In contrast, Giacomo Todeschini highlights a less savory aspect of Innocent III's influence in Lateran IV's canons on the Jews, tellingly sandwiched between other decrees dealing with simony, limits on ecclesiastical institutions taking out loans, usury, and the crusade. Jewish usury and religious rites were depicted as potentially weakening or contaminating a Latin Christendom which must be reformed to earn divine favor for the crusade, resulting in attempts to limit interest-taking by and impose distinctive dress on Jews living within Christendom. Traditionally canons 12 and 13 on the limitation of new monastic orders and the reform of existing religious orders have also been interpreted as a backwards step for a pope otherwise known for fostering innovation through approving the novel forms of religious life of the Humiliati, the reconciled Poor of Lyon, and the mendicant orders. Gert Melville and Guido Cariboni note that canon thirteen's stipulation of holding regular provincial chapters for religious orders was meant to create direct lines of communication between the papacy and every single order and congregation, using the Cistercians as a model. Copies of Vineam Domini were also sent to the heads of religious orders to solicit reform proposals, resulting in a bevy of legislation in provincial councils and monastic chapters held prior to Lateran IV in response to the concerns of religious orders and bishops. These test cases influenced Fourth Lateran's decrees on issues including monastic tithing and the reform of irregular houses through provincial chapters, episcopal visitations, and inquests.
The Fourth Lateran is also traditionally depicted as a watershed in the promotion of a firmly sacramentally-based Christianity. However, Martina Wehrli-Jones once again turns to the influence of Paris on Rome to question whether the well-known decree on annual confession (21) created a novel obligation or simply reaffirmed a pre-existing shift from tariffed to custom penance which had already resulted in an intra-conciliar (1179-1215) boom in pastoral manuals. Martina Bollati's article on penitential figurae would seem to confirm the latter interpretation, as she finds ample evidence for the expansion of figurae from aids to memory and loci for contemplation in monastic literature to a didactic function in pastoral texts on the decalogue, credo, paternoster, and virtues and vices in the later twelfth to early thirteenth century. Jochen Johrendt also challenges the traditional depiction of Innocent III imposing his will at the Fourth Lateran, thereby transforming the church from a bishop-centered to papal-centered and hierarchical structure. He draws on the sermons and theological works of Innocent III to examine the pastoral mindset behind Fourth Lateran's stress on the necessity of salvation by means of sacraments mediated by the church.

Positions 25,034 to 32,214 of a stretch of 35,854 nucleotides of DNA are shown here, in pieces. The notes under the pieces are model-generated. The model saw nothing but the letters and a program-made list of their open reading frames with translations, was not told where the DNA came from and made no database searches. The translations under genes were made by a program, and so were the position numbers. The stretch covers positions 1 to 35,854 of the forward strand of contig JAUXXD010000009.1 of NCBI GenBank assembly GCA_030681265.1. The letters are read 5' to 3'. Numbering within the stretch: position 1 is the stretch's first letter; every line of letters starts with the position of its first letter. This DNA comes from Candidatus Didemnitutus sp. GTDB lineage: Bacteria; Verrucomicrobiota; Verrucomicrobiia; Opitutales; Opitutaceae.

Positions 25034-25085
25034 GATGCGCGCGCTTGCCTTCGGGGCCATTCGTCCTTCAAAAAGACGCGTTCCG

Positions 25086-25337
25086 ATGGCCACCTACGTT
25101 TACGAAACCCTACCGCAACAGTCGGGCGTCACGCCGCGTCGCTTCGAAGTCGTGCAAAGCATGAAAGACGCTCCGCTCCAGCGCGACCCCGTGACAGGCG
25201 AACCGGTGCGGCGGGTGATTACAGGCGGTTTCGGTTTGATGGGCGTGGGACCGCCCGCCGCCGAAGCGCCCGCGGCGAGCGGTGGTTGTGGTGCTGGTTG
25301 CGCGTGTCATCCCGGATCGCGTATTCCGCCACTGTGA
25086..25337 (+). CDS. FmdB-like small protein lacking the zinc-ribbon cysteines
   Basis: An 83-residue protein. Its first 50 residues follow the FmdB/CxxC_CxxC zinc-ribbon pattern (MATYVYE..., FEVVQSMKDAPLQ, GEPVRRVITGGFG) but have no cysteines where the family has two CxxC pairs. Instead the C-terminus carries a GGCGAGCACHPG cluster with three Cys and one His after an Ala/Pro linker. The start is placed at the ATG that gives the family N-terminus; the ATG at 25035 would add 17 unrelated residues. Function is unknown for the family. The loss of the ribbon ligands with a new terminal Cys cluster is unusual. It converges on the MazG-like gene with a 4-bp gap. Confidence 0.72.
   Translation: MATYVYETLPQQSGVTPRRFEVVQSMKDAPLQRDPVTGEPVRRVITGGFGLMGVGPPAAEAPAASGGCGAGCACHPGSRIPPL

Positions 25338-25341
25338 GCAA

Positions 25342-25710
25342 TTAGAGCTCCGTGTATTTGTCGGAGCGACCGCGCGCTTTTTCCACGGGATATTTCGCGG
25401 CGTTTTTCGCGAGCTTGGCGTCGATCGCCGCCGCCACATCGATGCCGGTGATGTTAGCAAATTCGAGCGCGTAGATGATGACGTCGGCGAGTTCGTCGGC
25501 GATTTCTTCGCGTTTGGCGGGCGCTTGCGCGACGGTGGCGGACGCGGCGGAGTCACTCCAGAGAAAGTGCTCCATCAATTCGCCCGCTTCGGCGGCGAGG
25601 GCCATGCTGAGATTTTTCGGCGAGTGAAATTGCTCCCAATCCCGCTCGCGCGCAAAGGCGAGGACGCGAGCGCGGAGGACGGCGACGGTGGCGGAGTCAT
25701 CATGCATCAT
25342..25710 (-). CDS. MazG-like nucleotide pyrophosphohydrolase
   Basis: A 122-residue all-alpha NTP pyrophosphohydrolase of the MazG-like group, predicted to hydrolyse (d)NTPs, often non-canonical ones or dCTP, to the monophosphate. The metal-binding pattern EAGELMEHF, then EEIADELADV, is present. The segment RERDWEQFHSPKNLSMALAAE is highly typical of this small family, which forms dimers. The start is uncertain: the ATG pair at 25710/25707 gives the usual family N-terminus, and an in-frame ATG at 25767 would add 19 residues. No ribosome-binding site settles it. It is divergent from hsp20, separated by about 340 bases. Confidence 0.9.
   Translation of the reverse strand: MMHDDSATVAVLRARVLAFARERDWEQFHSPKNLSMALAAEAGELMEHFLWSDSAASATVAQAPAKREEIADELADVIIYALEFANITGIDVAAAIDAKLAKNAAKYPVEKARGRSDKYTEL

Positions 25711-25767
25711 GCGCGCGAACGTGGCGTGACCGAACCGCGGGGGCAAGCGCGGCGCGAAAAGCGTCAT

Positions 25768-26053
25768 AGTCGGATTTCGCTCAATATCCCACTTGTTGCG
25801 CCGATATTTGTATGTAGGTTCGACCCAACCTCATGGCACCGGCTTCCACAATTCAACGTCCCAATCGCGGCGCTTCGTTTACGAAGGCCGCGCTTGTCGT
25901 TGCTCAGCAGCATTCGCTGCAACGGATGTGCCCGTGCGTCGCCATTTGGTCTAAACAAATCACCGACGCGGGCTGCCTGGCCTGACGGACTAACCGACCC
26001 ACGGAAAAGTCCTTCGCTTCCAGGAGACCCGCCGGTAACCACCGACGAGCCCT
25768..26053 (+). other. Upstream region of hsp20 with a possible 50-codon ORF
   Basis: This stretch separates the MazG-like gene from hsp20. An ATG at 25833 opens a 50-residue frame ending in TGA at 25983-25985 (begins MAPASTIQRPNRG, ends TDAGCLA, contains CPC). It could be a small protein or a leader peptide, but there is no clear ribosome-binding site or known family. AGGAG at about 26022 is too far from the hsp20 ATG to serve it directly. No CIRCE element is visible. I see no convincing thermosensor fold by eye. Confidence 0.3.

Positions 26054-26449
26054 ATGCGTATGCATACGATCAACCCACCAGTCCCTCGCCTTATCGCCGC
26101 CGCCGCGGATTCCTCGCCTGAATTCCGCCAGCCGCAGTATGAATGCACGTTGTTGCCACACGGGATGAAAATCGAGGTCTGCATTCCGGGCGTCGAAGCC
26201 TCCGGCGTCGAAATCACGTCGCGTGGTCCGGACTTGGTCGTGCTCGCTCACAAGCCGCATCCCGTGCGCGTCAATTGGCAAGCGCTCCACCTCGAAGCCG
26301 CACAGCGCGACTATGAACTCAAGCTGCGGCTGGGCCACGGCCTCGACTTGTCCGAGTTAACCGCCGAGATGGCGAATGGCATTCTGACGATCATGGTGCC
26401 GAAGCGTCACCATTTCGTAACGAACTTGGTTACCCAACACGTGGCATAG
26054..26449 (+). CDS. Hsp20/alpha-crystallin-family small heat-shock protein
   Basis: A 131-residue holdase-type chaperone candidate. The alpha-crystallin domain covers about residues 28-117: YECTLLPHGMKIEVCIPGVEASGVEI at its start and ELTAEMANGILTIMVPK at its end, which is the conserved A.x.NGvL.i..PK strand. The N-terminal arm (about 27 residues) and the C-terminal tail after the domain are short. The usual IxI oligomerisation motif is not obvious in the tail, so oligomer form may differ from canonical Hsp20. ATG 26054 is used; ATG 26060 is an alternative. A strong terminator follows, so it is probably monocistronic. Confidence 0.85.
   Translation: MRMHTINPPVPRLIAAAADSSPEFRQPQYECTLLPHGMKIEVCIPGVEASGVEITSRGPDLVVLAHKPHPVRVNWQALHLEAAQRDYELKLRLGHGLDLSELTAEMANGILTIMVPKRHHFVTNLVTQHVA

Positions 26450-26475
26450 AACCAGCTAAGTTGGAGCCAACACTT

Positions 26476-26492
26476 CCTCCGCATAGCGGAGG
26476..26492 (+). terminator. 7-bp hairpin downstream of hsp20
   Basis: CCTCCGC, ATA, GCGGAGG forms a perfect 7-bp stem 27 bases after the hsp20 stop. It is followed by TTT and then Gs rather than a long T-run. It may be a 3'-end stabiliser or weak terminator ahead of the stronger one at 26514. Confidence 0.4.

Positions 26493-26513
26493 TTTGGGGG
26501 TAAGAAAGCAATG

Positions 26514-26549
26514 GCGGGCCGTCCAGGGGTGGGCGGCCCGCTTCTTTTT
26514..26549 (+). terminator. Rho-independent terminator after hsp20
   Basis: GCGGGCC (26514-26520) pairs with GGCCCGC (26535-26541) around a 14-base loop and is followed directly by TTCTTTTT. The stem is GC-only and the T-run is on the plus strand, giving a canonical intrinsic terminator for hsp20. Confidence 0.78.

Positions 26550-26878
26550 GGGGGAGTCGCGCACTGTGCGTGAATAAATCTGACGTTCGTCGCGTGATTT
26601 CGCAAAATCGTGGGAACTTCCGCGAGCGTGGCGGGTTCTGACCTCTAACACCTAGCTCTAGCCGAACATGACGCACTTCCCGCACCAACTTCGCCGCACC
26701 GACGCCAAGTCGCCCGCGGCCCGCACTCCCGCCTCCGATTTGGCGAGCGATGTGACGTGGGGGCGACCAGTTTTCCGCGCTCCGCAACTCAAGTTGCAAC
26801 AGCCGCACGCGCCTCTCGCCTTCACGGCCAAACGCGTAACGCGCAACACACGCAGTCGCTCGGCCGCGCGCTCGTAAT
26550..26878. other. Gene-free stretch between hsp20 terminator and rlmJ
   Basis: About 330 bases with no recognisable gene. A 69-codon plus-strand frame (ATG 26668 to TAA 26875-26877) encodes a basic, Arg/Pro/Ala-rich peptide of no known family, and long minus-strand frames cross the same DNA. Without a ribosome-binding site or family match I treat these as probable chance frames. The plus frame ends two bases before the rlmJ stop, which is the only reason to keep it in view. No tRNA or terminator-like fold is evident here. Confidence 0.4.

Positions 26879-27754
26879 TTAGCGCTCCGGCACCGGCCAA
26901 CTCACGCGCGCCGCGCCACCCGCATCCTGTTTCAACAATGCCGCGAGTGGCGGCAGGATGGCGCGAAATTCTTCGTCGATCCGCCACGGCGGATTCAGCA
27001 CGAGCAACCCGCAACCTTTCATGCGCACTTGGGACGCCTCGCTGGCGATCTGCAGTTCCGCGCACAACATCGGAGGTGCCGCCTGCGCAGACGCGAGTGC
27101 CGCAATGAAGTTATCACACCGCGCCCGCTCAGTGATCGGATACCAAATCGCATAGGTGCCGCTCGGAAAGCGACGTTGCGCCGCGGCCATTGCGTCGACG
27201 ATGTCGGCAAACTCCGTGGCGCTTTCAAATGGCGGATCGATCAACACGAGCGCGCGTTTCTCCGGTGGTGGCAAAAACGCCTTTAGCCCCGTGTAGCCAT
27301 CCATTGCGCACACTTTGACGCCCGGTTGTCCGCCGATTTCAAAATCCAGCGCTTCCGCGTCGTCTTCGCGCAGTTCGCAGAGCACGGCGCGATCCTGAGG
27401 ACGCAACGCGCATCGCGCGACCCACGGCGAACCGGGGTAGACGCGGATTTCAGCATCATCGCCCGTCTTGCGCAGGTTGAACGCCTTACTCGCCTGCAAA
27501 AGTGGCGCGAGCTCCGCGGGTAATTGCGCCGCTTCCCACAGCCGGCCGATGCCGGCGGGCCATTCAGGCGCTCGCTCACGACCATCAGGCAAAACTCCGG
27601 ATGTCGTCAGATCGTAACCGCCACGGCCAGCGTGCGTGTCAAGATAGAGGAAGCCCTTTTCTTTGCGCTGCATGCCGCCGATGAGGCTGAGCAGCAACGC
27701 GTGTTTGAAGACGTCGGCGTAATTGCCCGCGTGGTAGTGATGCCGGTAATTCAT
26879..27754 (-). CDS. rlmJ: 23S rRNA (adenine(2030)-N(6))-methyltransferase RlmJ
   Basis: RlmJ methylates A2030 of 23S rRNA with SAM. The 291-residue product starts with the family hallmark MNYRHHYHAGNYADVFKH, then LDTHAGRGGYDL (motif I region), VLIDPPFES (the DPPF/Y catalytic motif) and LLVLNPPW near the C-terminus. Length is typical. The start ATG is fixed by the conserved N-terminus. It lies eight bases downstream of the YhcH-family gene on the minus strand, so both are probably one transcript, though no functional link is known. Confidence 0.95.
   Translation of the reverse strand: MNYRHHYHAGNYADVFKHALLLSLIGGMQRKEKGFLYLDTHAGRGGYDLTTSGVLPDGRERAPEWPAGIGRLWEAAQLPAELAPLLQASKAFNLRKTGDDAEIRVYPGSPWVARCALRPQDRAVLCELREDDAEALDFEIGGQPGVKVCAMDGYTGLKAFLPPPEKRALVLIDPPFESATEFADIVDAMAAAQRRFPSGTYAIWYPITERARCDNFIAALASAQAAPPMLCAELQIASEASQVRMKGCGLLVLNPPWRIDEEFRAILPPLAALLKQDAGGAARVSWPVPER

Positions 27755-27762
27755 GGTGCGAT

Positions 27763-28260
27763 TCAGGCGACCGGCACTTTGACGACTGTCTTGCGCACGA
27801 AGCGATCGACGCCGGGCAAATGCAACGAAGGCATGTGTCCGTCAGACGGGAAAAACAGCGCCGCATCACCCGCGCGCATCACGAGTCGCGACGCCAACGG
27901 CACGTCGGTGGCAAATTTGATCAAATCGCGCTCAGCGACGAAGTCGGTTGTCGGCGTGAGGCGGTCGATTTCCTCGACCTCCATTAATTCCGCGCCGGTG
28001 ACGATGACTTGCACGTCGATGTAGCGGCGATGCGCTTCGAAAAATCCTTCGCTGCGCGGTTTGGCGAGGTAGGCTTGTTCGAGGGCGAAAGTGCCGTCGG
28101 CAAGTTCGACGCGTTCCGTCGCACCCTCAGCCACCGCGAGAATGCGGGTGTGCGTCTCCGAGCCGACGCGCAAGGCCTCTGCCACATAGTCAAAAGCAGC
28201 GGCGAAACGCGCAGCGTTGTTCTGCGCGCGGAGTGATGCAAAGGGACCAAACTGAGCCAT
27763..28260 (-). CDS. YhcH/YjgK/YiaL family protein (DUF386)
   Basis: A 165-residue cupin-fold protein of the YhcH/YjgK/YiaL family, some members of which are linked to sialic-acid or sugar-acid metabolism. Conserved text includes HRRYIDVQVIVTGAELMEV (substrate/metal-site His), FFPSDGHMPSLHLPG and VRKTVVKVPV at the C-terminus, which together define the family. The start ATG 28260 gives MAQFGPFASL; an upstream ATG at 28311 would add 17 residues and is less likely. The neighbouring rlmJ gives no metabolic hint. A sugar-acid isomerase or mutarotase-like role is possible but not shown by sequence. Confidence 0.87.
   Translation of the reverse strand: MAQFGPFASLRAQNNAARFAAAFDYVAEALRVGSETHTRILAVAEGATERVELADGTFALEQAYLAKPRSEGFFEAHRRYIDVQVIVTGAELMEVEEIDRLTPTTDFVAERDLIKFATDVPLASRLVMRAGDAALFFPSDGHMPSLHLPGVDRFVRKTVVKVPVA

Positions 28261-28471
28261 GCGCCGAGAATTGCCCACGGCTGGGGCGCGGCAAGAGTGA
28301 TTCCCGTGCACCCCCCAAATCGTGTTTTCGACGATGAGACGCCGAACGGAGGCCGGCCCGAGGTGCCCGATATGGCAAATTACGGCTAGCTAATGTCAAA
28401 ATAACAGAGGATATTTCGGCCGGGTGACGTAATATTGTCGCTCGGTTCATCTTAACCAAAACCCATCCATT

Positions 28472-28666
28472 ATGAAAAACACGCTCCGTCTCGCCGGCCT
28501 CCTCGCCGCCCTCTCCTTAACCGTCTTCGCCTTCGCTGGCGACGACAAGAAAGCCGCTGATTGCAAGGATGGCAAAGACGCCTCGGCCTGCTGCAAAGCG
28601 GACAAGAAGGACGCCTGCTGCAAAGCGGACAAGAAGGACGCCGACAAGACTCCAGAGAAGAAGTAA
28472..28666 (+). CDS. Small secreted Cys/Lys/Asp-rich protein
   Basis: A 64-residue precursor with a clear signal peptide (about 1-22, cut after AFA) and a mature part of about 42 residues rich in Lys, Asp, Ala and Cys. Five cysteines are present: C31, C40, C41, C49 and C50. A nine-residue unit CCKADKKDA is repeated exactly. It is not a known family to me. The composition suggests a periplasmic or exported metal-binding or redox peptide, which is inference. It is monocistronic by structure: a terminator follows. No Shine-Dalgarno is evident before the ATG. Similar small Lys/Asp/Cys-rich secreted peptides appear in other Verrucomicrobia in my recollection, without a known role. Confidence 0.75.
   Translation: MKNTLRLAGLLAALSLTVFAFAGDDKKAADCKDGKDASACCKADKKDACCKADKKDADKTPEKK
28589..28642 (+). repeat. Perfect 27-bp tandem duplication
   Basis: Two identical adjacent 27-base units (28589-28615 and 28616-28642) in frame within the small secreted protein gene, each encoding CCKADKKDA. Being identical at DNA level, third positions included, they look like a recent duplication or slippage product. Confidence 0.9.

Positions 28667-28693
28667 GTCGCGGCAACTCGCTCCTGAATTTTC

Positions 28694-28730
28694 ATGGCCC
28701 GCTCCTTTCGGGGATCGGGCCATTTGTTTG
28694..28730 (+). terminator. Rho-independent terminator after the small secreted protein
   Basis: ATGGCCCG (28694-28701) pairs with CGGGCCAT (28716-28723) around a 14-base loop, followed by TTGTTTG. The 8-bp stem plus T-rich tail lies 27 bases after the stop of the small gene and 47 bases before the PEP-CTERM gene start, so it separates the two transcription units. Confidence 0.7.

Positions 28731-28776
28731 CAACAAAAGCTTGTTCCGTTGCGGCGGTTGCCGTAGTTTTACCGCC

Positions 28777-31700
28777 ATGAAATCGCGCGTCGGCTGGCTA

Finally, Marco Bartoli and Agostino Paravicini Bagliani analyze the way in which the rituals surrounding Lateran IV dramatized the ecclesiology and papal primacy promoted by Innocent III. They, as do virtually all the articles in the volume, take care to contextualize the events, liturgy, and decrees of Lateran IV through consideration of the works of contemporary theologians and the treatises and sermons of Innocent III, rather than simply relying on papal letters and the Gesta Innocentii. The result is a much richer and more nuanced portrait of Innocent III and his agenda for the council. This is true too, for Mario Conetti's article on the power of papal dispensation, traditionally linked to the doctrine of papal plenitudo potestatis. For Conetti, the wide range of conditions for which popes could exercise their powers of dispensation (enshrined in the decrees of Fourth Lateran) points to a new area of investigation into the claims made for and practice of papal power in the post-Gregorian period. However, Conetti's article is one of the few in this volume to stress the traditional conception of the canons of Lateran IV as a top-down expression of papal plenitudo potestatis.
Most of the other articles testify to a revolutionary turn in the interpretation of Lateran IV's decrees, from that of dictatory set-piece expressions of papal monarchy to that of products of dialogues between center and periphery, petitioner and pope, Rome and Paris. In so doing, the volume not only summarizes extant research on Lateran IV, but suggests new avenues of inquiry into the context and impact of ecclesiastical councils in the Middle Ages.